afterCreate lifecycle for every content type

System Information
  • Strapi Version: 3.5.1

Hello guys!

I’ve watched the following very helpful video.

Is there any way to keep an activity log but for every content type available?

I’ve read here that this could be done with a middleware, has anybody done anything like that before?

Thank you for your time in advance!


Depends on what you mean by “activity log”.

If you mean all the accessed routes, then you could use middleware that runs at the end and stores the logs.

module.exports = strapi => {
  return {
    // can also be async
    initialize() {
      strapi.app.use(async (ctx, next) => {
        await next();
         await strapi.config.functions['storeLogs'](ctx);

      });
    },
  };
};

Where storeLogs is your custom function that accepts the ctx param and gets all the necessary data from it ( ctx.state.user - contains the information about logged in user, ctx.request.body - contains the body requests for POST/PUT etc.)

But if you mean the create/update/delete of some entities then you should use webhooks. Build an API that stores all the requests. Now you have an activity log for create/update/delete actions.

Hey guys, I’ve been thinking about the same thing. Well, not exactly the afterCreate lifecycle but about implementing a detailed activity log. I need it to constantly monitor several user’s actions and do some stuff accordingly.

So, I tried to find any information in what direction should I dig - middleware, hooks, or anything else. Admittedly, I thought middleware will be most likely the thing but here I see Sunnyson says that middleware has only limited info about the actions and it would be better to use webhooks.
I find it a bit unhandy to have another small app to collect only “log entries”. The question is if there is a better solution or Hooks + Another app is the best way to receive the information mentioned below:

  • What item was modified and in what collection
  • What was done to the item - disabled, modified fields (possibly, ideally)
  • Date when it was done.

This is probably out of date as the ctx parameter doesn’t return any information related to user or body request at all.

Here is an example of the response after creating a category post.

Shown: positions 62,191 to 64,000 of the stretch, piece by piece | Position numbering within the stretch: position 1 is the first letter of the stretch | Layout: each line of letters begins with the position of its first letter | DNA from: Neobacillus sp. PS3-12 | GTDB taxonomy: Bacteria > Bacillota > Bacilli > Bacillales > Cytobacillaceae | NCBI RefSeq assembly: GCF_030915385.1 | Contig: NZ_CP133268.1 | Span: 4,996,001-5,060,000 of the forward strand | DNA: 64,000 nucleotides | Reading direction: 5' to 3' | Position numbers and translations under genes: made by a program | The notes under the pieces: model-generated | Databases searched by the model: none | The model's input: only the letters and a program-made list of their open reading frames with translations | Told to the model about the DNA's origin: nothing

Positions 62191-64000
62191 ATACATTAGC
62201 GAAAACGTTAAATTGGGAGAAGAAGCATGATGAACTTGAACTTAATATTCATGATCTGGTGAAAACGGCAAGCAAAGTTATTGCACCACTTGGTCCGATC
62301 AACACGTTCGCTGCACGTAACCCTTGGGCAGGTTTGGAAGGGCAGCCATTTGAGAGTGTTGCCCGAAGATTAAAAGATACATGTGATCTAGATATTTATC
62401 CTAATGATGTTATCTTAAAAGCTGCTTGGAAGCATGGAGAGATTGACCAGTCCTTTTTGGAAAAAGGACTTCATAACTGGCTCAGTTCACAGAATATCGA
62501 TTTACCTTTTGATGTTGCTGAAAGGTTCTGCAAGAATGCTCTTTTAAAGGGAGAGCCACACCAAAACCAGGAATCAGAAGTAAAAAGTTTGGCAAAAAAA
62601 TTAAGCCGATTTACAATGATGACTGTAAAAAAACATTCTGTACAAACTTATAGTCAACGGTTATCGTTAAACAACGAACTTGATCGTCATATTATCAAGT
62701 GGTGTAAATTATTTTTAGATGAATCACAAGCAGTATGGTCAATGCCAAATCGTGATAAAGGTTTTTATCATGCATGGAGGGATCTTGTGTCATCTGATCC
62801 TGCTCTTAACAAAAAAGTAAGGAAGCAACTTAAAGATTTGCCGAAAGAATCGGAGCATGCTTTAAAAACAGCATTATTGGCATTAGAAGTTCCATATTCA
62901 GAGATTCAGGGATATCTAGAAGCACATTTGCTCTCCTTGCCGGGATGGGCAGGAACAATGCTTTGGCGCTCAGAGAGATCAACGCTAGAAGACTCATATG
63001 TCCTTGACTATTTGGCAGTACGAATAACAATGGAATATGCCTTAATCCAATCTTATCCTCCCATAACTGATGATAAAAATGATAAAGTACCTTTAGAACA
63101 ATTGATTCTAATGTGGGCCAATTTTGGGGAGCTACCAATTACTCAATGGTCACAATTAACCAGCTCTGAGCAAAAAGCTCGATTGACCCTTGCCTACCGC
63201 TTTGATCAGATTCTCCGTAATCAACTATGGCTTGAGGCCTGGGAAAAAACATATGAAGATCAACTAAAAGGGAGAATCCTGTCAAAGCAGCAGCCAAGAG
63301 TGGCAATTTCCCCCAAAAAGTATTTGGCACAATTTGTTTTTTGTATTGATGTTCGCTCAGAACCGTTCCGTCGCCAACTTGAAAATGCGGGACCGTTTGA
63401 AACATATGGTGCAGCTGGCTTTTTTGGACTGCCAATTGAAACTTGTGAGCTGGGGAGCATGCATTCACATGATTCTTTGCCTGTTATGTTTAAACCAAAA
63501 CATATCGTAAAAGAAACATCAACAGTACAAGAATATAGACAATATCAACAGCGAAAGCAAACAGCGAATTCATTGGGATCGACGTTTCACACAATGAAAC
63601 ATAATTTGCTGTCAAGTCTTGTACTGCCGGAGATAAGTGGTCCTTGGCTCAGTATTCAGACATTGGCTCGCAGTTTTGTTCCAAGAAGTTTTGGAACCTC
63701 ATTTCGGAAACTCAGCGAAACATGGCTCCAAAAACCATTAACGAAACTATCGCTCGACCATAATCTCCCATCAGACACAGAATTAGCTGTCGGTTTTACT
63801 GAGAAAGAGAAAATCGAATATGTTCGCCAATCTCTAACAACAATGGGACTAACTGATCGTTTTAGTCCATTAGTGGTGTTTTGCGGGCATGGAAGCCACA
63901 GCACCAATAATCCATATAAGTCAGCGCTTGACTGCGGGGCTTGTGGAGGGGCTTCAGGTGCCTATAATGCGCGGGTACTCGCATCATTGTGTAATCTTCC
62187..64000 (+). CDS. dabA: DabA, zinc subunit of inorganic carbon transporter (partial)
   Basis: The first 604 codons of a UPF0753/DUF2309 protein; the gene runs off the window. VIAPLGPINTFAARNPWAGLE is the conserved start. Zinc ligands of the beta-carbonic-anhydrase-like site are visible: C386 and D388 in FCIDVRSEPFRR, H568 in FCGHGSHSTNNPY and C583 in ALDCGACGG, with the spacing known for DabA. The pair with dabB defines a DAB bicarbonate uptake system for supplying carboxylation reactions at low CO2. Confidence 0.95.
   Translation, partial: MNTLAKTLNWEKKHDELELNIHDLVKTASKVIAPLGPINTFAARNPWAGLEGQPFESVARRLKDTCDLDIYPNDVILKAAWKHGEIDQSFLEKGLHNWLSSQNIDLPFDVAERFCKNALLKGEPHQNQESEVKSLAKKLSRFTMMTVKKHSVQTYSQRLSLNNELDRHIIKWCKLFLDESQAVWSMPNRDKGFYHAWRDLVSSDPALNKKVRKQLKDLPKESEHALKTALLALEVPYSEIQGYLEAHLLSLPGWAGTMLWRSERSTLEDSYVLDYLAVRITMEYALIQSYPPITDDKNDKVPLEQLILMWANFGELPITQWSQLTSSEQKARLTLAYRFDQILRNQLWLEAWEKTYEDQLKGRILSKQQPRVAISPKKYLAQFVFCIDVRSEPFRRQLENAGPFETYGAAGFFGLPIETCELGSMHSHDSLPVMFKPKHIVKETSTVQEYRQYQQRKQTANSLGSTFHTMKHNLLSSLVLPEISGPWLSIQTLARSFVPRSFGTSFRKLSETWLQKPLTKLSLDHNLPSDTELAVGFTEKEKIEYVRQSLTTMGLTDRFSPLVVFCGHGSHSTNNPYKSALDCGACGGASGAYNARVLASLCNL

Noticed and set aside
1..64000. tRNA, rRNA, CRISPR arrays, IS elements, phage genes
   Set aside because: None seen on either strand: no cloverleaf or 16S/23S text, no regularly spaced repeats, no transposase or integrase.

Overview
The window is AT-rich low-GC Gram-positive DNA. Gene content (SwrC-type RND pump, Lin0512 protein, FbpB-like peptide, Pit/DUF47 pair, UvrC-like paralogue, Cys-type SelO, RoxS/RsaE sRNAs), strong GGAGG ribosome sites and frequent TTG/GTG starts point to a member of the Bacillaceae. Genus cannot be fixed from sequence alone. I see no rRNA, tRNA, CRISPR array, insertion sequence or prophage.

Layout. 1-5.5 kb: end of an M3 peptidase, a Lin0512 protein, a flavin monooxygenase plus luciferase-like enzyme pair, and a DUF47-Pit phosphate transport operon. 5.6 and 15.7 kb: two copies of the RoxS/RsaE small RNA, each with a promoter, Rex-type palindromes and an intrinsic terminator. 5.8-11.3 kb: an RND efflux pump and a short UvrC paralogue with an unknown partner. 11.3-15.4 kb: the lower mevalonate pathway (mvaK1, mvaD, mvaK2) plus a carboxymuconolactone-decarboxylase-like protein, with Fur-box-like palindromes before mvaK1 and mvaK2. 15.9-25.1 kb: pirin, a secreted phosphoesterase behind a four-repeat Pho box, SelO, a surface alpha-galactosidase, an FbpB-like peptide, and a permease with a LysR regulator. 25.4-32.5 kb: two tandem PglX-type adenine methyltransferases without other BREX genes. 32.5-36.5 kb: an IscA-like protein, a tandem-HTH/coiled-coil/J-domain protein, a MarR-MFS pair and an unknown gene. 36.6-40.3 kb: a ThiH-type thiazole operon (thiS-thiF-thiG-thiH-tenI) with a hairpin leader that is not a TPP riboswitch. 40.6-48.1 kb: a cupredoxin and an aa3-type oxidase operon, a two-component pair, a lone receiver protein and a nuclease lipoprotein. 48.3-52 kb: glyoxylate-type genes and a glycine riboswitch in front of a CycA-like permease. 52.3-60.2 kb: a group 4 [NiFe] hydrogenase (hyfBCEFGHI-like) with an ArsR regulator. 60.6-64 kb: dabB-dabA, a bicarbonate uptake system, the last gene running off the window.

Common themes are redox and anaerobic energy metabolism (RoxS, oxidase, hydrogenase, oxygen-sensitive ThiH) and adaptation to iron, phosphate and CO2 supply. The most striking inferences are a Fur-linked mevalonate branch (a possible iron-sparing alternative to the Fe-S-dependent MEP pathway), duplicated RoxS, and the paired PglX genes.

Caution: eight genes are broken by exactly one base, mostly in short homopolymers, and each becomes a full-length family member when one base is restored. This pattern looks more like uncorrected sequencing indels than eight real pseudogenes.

{
  request: {
    method: 'PUT',
    url: '/content-manager/collection-types/application::category.category/2',
    header: {
      host: 'localhost:1337',
      'user-agent': 'Mozilla/5.0 (Macintosh; Intel Mac OS X 10.15; rv:91.0) Gecko/20100101 Firefox/91.0',
      accept: '*/*',
      'accept-language': 'en-US,en;q=0.5',
      'accept-encoding': 'gzip, deflate',
      referer: 'http://localhost:1337/dashboard/plugins/content-manager/collectionType/application::category.category/2',
      authorization: 'Bearer xx',
      'content-type': 'application/json',
      origin: 'http://localhost:1337',
      'content-length': '147',
      connection: 'keep-alive',
      'sec-fetch-dest': 'empty',
      'sec-fetch-mode': 'cors',
      'sec-fetch-site': 'same-origin'
    }
  },
  response: {
    status: 200,
    message: 'OK',
    header: [Object: null prototype] {
      vary: 'Origin',
      'access-control-allow-origin': 'http://localhost:1337',
      'access-control-allow-credentials': 'true',
      'strict-transport-security': 'max-age=31536000; includeSubDomains',
      'x-frame-options': 'SAMEORIGIN',
      'content-type': 'application/json; charset=utf-8'
    }
  },
  app: { subdomainOffset: 2, proxy: false, env: 'development' },
  originalUrl: '/content-manager/collection-types/application::category.category/2',
  req: '<original node req>',
  res: '<original node res>',
  socket: '<original node socket>'
}

ctx and various parts of it are prototypes, you won’t see them if you just console.log(ctx). To actually see/interact with them you would need to log them with console.log(ctx.request.body) ect.

As for the audit log topic, I created an example for this a while back: